When do you glue your wood flooring?

If your a DIY person and you want to install your own wood flooring, make sure you know when to use adhesive or if nails will work. It is easy to look up from other blogs or websites the general answer. When you are installing wood planks greater than 5" wide, you will need to use adhesive. On the other hand, you can also glue the smaller planks as well. It sometimes depends on your skill level and what the sub-floor is that you are installing over.

The basic rule of thumb is to use it on planks over 5" wide. You must also consider if you are installing it over a wood or concrete sub-floor. If you are installing any wood flooring over a concrete sub-floor, you will need to glue it either way. There isn't a real good way to nail into concrete and have a successful installation. You may want to consider using adhesive if you are trying to make the wood flooring quieter.

When you are putting in wood flooring and you have another level under you, there are ways to make the flooring quieter. If you use https://mpglobalproducts.com/underlayment/quietboard/ under a wood floor, it will reduce the sound transfer when you are walking on it and reduce sound transfer from other sources such as entertainment systems. It can work by applying pressure sensitive adhesive to the floor and then installing the Quiet Board over it. You can then use wood adhesive to glue your wood flooring to the Quiet Board. This will not only make the floor quieter under the wood flooring, but help with reducing it on the floor were the flooring was installed.

If you are installing over concrete, you will have to glue your wood flooring down. Before you do that though, you must seal the concrete with a moisture barrier so that you don't have water vapor coming through the concrete slab later and destroying your flooring. You can use a product like https://www.tayloradhesives.com/products/zephyr if you want to use there other wood flooring adhesives to glue down your wood flooring or another product could be https://www.wakol.com/us/PM/Products/Substrate-Preparation/WAKOL-PU-280 used with Wakol adhesives. Both products require you to apply 2 coats rolled onto the concrete to get full protection from moisture. I use the words "must seal" the concrete to make sure that you don't get the idea that it is an option. It is only an option if you use a concrete moisture tester over your whole basement in different areas and get documentation of all the readings. I have found few installers take the time or even have the testing kit. Your warranty will be void if you don't either test and document or seal the floor.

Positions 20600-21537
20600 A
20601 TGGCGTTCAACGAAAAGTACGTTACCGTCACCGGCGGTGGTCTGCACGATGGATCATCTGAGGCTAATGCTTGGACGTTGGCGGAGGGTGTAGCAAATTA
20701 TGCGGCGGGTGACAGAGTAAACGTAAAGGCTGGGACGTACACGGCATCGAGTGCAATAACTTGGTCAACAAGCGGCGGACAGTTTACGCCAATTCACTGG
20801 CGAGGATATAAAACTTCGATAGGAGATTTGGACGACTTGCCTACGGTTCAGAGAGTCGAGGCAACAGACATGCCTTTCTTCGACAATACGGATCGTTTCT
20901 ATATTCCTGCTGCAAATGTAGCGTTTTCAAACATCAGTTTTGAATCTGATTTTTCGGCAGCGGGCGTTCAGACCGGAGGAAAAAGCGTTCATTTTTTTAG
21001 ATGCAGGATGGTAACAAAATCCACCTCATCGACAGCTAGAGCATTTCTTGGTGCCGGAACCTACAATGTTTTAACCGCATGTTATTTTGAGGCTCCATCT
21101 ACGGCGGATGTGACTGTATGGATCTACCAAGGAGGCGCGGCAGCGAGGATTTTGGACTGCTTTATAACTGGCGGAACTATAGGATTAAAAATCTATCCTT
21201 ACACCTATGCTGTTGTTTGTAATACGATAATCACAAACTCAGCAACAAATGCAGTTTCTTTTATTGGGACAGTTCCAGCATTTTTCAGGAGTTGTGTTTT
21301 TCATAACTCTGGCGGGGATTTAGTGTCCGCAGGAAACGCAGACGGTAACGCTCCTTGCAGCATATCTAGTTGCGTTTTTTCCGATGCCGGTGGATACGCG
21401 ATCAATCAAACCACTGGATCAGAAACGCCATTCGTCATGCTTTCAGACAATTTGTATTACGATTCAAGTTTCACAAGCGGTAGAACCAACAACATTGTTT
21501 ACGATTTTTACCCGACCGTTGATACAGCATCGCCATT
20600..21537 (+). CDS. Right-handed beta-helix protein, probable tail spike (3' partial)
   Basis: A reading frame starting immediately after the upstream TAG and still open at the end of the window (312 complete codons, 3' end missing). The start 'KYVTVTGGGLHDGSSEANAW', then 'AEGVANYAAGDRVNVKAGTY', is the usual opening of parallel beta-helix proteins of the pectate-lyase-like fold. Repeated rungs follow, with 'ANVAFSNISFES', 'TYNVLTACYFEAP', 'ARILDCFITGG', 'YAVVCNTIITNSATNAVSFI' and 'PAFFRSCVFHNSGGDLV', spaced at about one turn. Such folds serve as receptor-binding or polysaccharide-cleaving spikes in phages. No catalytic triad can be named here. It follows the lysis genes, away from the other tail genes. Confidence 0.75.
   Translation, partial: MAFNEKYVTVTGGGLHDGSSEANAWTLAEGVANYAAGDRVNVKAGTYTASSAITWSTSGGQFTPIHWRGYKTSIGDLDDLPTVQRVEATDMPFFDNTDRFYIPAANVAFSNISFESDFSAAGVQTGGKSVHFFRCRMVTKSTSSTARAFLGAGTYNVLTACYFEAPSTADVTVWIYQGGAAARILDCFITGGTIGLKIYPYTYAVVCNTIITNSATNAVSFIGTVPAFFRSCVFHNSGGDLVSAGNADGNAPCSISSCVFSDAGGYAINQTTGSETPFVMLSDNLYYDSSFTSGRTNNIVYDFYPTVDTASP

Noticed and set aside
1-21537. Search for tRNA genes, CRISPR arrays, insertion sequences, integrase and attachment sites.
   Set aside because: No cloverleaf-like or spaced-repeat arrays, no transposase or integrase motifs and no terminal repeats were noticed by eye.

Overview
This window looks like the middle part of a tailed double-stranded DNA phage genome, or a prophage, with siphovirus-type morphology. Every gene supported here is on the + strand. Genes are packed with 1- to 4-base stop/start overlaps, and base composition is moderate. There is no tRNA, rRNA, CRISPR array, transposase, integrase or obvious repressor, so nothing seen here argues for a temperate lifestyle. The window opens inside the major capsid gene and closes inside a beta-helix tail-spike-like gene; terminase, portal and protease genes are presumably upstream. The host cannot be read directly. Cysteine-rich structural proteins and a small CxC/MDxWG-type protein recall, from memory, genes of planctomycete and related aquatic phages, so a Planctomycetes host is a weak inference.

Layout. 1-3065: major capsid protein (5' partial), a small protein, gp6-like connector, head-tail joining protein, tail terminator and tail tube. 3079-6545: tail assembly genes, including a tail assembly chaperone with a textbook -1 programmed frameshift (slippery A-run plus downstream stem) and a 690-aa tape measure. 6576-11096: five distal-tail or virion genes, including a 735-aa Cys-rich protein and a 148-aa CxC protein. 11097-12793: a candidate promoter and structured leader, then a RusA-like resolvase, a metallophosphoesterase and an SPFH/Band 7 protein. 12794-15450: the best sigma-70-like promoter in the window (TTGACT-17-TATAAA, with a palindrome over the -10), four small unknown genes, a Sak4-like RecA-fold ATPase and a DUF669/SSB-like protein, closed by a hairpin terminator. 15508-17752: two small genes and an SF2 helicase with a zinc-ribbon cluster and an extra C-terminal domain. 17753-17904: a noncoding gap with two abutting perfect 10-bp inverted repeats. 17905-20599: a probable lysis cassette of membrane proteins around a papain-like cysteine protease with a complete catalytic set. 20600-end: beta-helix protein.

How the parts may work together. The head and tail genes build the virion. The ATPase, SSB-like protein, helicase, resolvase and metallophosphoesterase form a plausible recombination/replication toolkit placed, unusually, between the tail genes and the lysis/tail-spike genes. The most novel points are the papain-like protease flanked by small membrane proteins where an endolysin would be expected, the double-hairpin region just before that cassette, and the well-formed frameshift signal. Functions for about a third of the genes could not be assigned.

There are lots of adhesives with different properties. Take time to look at them and see if you really need them and talk with either a distributor or sales associate at your local flooring store about it. Some adhesives are easy to spread and smooth out better than others, making the installation go better. There are also some tools that you will need to help with your installation. Apart from the cutting tools for the planks, there are some tools that will help give you a professional finish. The first product to NOT get is blue painters tape. If you look inside the roll, it will say not to use on wood flooring. There is a purple colored tape that is recommended to use on wood flooring. It is a Delicate Surface Painter's Tape. Blue tape has had some issues on occasion to remove the clear finish off a pre finished wood floor or a newly sanded & finished wood floor.

One tool I would recommend would be a strap clamp. There are a lot of other tools that can be purchased to make the job go easier, but these one seems to be the one I see the least used. Many installers when putting the wood flooring in will use painter's tape to hold the boards together as they install the flooring. When the glue had set, they removed the tape and some of the finish off the brand new wood flooring. The strap clamp is used to pull the wood planks tight together as you install the flooring so you don't have to use tape. You will have to reset it as you go to keep it tight, but you won't be pulling finish off at the end of the day by accident. There are numerous companies that make this tool.

There are a number of reasons to use adhesive to put your wood flooring in compared to nailing it in. Most of the time, nailing will be for 5" width or less with a thickness of 3/4" to 5/8" thick board. If it is 1/2" or 3/8" thick, you will need a wood flooring staple gun. The nails will be too big for the groove on the side. It will also need to be installed on a wood sub floor. In the end though, you can glue any of the wood flooring products and get a great job. Many of the quality adhesives can be used in place of nails in solid wood flooring and still be able to sand & finish the wood flooring. Adhesives will provide a lot answers to flooring issues that nails will not. You will just need to know if you have any of those issues when you get ready to start your project.